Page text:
French Women Don’t Get Fat is both a truism and the eponymous title of Mireille Guiliano’s lifestyle tome, which catapulted to number one on The New York Times bestseller list, has been translated into 40 languages, and sold over three million copies worldwide. Her book is but one of innumerable examples of a global fascination with the French woman’s way. How she embodies a deeply feminine essence, ages regally while maintaining an ageless luminosity, and upholds an unassailable fashion sensibility is a subject worth probing. This week’s Sex by Numbers offers a topical exploration of six signature elements that distinguish French women and their je ne sais quoi.
Don’t get fat. Given America’s hyper-sensitivity to identity politics, a statement of this sort could engender censure as a fat-phobic epithet. French women, however, are leagues apart from their American female counterparts, especially in their utter unfamiliarity with the concept of dieting to shed chubbiness. A Parisian woman has never had to learn how to lose weight, because she would never allow herself to gain even one kilo in the first place. Attribute it to the French Paradox lifestyle and the city girl’s penchant for strutting down the sidewalk in heels for hours on end as she attends to her daily errands.
Feasts and fêtes. French women eat well and drink well. Whereas in the United States, AA meetings and DARE programs school us that if you drink every day, then you must be an alcoholic. France, apparently, is full of them, but not in their own estimation. They instead regard spirits as another food group, pairing eating and drinking with one another as a daily ritual, rather than consuming to excess on a weekend binger. Wine has as much a place on the kitchen table as the water carafe and salt-and-pepper shakers. This aspect of integration and balance is key. Take as another example crème brûlée and crêpes. These decadent dishes are richest and most pleasure providing for the first three bites, ones that French women appreciate slowly and with intention. French women share a single dessert with their companion or dining party, and have learned since they were little girls to hone their sensory organs to relish in the physical now. And, once pleasured, they put down their forks.
Simulate the catwalk. Parisian women are proud of their city, a veritable playground of wondrous architecture, luscious gardens, and a feast of fashion. At every turn, women are dressed to the nines. Their makeup is never garish, but rather minimal and effective. Their hair is coiffed and styled. Their clothes – blazers, cigarette pants, scarves tied at the throat, all manner of stripes, backless crocheted tops, full-length skirts – are a product of rigorous cultural styling and thoroughgoing care. These ladies never leave the house without paying attention to their belts and earrings, and their commitment to putting their best self forward, as healthy, sensual, active creatures.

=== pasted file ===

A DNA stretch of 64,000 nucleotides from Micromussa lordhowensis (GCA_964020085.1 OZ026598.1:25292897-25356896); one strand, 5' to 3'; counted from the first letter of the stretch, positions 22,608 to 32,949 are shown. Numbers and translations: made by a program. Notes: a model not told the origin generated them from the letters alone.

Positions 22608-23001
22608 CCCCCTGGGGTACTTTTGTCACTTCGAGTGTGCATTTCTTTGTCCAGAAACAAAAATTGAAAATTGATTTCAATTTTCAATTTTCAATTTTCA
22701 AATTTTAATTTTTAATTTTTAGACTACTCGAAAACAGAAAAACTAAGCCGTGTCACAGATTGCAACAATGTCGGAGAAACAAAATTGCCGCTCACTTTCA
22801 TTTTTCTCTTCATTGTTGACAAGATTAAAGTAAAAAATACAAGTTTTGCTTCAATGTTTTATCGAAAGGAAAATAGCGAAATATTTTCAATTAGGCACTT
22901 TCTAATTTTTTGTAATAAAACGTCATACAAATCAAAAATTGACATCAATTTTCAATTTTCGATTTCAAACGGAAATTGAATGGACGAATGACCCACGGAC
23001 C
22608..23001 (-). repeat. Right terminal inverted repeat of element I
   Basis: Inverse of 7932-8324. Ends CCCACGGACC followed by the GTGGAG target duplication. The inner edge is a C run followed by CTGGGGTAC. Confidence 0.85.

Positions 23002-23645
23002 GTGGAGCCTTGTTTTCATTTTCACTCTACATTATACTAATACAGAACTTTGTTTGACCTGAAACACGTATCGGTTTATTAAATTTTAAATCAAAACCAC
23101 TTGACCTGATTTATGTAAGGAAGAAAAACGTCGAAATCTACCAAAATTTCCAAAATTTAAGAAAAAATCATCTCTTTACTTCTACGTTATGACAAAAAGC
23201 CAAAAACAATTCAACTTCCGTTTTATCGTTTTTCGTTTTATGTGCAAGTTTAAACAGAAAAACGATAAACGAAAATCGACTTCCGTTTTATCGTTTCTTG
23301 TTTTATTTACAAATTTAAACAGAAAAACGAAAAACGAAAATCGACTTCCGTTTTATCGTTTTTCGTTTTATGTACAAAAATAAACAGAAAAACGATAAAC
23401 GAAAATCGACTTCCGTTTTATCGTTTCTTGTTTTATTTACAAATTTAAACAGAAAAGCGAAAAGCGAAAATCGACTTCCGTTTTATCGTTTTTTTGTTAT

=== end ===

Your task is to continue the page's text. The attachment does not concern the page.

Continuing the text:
Haute on foot. Whereas sports and physical wellness are often propped-up as a hallmark of weight loss in American culture, French women wouldn’t be caught dead at the gym. Elliptical machines and kickboxing? Non, merci. They might do yoga a few times a week or take a dip in the Riviera during the summer, but their primary mode of physical activity is stalking the promenade dressed to make your jaw drop. From the bakery for a baguette, to the vegetable market for produce for the evening’s dinner, to a post-prandial stroll with their children and husband in tow, these ladies have gams and slim hips that testify to a lifestyle that celebrates bipedal motion.
Prioritize beauty. The French woman’s maxim – minimal effort and maximal pleasure – encompasses tending to her body. Upkeep comes once a week (think every Sunday evening). On this day, she ritualizes the maintenance of the small, womanly things that keep her mod: spending an hour with an oil treatment on her hair, wearing a clay face mask, entertaining a pedicure, and otherwise addressing one’s corporeal self for a few moments before resuming life.
Savor the good life. The cliche exists for a reason. French women drink alcohol, smoke cigarettes, sip espresso mid-afternoon, eat dessert with every dinner, and generally approach day to day life with ease and joy. Every occasion, no matter how quotidian, warrants celebration of existence. French femmes savor the sweetness of the moment, extracting the breadth and depth of experiences with their children, friends, lovers, and family. It is this continual commitment to the good life, a constancy of pleasure, that permits the aforementioned indulgences that Americans might regard as taboo. When self-restraint and moderation provide the context for seeking enjoyment, happiness and satiety are the beating heart of a long and beautiful life, inside and out.